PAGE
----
When you think of NYC, Santa is probably last on your list, even if you check it twice. However, Santa Claus - as we know him- was born in Manhattan. Jeremy Seal, a New York Times contributing author, quotes a Cincinnati Newspaper from 1844 stating that "the sterling old Dutchman, Santa Claus, has just arrived from the renowned region of Manhattan, "with his usual budget of knickknacks for the Christmas times."  Manhattan is where the commercialized Santa Claus originated. The eyes of every child in America were on NYC each year as they eagerly awaited the gifts that Santa had packed onto his sleigh. However as we all know, Santa did not stay in NYC.



The reason that Santa left Manhattan for a more spacious address up north is simple. In the late 19th century, the city was steadily becoming urbanized. With the massive influx of the "tired, poor, and huddled masses yearning to breathe free" (as Emma Lazarus so eloquently stated in her poem, A New Colossus), Santa was forced to make a decision. Rather than trying to explain to their children that Santa Lived in a tenement house on the lower east side, parents began explaining that the Claus family lived in the North Pole.  


To this day, New York is a place where people from every nation find refuge. Currently, there are approximately 800 languages spoken in the greater metro area. As a Christian, I see New York City as a place where one person can actually fulfill the Great Commission. But with this rampant immigration and urbanization comes a sinister side. Not everyone who lives here is here by choice. The vulnerable populations, "the tired, the poor, and the huddle masses" are the very people that are being exploited for the commercial gain of others. The global nature of the urban context invites the scourge of human trafficking.


The Department of Justice reports that JFK airport is one of the top five airports where victims enter the country. One may find a potential victim in any one of the city's illegal Asian Massage Parlors, or residential brothels. The person that sells you fish in china town or the child that sells you fruit snacks on the subway could be being exploited as well. According to the National Institute of Justice, there are nearly 4,000 children being trafficked at any given time in New York City. 


There is not one community in the city that has not been touched by this evil in some way, however hope remains. During Christmas, we celebrate the advent of a miracle. The coming of the King whose purpose is to fix everything that is broken in the world. This helpless baby in the manger brought with him an invasion. As the hymn so eloquently states, "Hark the herald angels sing,
Glory to the newborn King! Peace on earth and mercy mild. God and sinners reconciled." Through Christ's vicarious life in the place of sinners, he achieved the righteous stand of which we have fallen short. His death in our placed paid the price that we owed for trampling on the holiness of God through our disobedience. His resurrection secures us as He lives as our representative before the Father. However, this is not the the only benefit for us.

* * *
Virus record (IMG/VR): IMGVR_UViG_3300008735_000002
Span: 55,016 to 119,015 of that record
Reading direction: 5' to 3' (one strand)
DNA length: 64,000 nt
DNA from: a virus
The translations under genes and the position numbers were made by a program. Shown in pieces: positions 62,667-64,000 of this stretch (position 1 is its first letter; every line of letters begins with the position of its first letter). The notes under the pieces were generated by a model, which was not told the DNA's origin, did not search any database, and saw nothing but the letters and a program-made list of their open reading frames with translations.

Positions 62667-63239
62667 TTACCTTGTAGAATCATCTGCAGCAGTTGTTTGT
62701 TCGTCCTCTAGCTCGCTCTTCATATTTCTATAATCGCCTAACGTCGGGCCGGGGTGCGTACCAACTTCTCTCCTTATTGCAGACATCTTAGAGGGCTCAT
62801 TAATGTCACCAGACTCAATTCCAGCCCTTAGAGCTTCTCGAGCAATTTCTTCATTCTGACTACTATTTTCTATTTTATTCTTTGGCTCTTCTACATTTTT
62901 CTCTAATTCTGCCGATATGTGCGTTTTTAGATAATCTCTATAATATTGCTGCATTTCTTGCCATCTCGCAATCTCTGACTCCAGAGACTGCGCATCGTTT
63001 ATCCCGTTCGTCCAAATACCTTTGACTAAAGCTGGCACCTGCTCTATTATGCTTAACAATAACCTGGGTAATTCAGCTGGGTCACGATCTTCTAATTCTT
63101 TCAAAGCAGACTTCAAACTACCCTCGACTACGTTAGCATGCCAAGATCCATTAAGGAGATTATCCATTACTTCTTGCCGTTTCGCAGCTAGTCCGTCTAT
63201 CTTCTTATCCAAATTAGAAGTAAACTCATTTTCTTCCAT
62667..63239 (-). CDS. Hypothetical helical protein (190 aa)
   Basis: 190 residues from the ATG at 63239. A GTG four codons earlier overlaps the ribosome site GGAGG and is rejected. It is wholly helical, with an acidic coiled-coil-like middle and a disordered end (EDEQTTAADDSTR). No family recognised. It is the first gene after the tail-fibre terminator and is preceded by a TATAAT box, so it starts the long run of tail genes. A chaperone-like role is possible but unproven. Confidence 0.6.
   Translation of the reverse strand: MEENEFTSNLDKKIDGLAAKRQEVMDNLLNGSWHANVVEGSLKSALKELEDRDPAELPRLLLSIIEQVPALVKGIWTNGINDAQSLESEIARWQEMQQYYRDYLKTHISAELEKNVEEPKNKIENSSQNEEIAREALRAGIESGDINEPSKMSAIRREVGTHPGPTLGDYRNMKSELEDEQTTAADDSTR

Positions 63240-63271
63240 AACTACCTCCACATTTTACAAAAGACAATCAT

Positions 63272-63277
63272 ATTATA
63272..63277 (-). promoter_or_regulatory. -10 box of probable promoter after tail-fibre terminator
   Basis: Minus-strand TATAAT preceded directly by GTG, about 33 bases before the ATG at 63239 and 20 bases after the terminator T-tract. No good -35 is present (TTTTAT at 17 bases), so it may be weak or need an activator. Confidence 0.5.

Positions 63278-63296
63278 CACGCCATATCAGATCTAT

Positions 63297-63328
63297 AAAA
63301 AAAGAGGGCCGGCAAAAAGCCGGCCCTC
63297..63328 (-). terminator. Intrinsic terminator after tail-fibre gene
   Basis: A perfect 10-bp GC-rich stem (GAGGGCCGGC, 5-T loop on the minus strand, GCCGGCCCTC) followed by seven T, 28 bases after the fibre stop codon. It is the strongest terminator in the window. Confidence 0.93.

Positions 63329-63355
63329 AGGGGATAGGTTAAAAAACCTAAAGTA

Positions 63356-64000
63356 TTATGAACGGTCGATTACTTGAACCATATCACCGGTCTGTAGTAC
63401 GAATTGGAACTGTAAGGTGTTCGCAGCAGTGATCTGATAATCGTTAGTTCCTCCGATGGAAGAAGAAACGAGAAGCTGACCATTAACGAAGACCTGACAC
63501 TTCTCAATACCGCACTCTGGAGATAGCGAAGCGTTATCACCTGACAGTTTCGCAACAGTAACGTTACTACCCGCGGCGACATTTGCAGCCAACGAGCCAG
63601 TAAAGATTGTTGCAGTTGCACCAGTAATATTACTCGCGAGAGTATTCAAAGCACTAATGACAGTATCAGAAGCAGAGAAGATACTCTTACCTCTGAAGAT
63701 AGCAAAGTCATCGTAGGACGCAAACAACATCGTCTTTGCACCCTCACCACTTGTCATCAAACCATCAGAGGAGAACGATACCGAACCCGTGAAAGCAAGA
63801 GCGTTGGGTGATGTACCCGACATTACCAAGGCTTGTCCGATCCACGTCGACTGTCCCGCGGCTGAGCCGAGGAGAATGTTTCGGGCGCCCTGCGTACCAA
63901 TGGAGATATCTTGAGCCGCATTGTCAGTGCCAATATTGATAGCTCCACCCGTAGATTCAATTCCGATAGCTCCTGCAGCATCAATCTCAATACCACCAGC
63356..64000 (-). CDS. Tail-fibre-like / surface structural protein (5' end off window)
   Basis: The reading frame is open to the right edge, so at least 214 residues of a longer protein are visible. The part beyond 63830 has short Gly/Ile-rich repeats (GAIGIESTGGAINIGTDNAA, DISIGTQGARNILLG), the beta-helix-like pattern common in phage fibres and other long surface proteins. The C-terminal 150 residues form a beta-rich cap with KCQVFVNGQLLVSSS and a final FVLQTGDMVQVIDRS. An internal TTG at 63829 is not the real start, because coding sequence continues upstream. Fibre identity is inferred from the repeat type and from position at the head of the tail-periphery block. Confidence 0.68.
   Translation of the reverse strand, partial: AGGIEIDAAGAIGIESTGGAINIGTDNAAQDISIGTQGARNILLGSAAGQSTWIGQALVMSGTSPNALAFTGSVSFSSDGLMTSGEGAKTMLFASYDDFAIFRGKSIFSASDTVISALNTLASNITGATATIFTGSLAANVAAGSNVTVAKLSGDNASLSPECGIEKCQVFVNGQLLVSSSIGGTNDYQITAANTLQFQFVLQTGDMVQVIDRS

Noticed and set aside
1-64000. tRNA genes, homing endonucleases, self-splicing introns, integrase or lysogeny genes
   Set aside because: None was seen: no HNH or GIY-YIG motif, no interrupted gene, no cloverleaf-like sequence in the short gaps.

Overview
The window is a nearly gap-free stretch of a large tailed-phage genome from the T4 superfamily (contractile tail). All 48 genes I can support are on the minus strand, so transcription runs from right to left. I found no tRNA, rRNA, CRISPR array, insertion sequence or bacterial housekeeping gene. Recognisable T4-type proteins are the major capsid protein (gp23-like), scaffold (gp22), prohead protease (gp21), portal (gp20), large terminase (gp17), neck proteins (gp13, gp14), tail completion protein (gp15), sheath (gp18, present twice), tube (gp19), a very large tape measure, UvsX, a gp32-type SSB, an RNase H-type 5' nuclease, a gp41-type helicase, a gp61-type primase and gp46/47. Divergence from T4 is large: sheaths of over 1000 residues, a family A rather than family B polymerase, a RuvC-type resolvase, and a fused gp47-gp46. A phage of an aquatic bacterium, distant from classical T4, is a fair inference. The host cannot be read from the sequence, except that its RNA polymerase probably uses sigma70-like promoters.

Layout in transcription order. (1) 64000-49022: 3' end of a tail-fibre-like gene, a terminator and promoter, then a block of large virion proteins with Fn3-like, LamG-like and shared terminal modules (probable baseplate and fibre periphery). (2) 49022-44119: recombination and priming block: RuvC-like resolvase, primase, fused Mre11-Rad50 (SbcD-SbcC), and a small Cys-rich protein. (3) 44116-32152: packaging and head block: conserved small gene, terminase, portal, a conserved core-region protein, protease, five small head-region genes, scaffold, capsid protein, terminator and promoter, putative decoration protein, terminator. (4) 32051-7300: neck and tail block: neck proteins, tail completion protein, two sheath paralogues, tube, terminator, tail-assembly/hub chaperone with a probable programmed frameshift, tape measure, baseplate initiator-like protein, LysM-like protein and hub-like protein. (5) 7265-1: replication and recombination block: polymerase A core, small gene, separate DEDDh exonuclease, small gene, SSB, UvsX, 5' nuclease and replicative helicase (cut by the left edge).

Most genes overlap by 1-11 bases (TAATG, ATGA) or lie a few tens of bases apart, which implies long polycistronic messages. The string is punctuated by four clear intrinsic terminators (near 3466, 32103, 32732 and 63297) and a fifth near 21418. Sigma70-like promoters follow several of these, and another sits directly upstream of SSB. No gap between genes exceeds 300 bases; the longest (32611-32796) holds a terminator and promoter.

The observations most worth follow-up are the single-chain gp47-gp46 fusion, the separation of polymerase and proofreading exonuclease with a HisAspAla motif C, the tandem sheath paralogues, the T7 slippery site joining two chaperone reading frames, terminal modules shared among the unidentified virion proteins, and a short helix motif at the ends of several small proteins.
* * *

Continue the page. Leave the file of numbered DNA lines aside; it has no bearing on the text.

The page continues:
When Christ came, He conquered sin and death through his own suffering. Christ then turned to those that were in the death camps. The scriptures states that each of us were "dead in our trespasses and sins,""blinded by the devil" in need of salvation. The sin that has broken our relationship with God, also destroyed our relationship with each other. Our own pain and suffering that we inflict on ourselves and each other testifies to our rebellion. Christ entered into our darkness and shone His light on our captivity. He broke our chains and set us free. Through faith, we can receive the gift of this great Abolitionist. He sets us free so that we could love Him and love others. This love overflows from our vertical relationship with God to our horizontal relationship with others. Because of His Grace, we can truly love our neighbor.

As this love overflows in action, we will see our communities changed. For example, in every neighborhood where there is suffering, there is a church. The local church exists to love God and to care for the weak and vulnerable in their midst. As scripture states repeatedly, God's  plan to end injustice on a global scale is the church and God doesn't have a plan B.


Yet, before  we care for the hurting, we must become aware of those suffering around us. We will never be the hands and feet of Christ, unless we are his eyes and ears. We will never attempt to love anyone if we don't know that they exist.

Imagine local churches, non profit organizations, and law enforcement all over the city partnering strategically to care for the weak and vulnerable. Picture community informational meetings such as panel discussions, and large events that create community awareness of exploitation. Watch believers become aware and have their eyes opened, and in turn seeing their neighbors differently. This contagious kind of lifestyle would not have been possible had it not been for a little child born in a stable over 2000 years ago.  

With that said, the message of Christmas is one of true change. For that very reason, the Gospel that we find showcased in the Christmas narrative is indispensable to the fight against global injustice.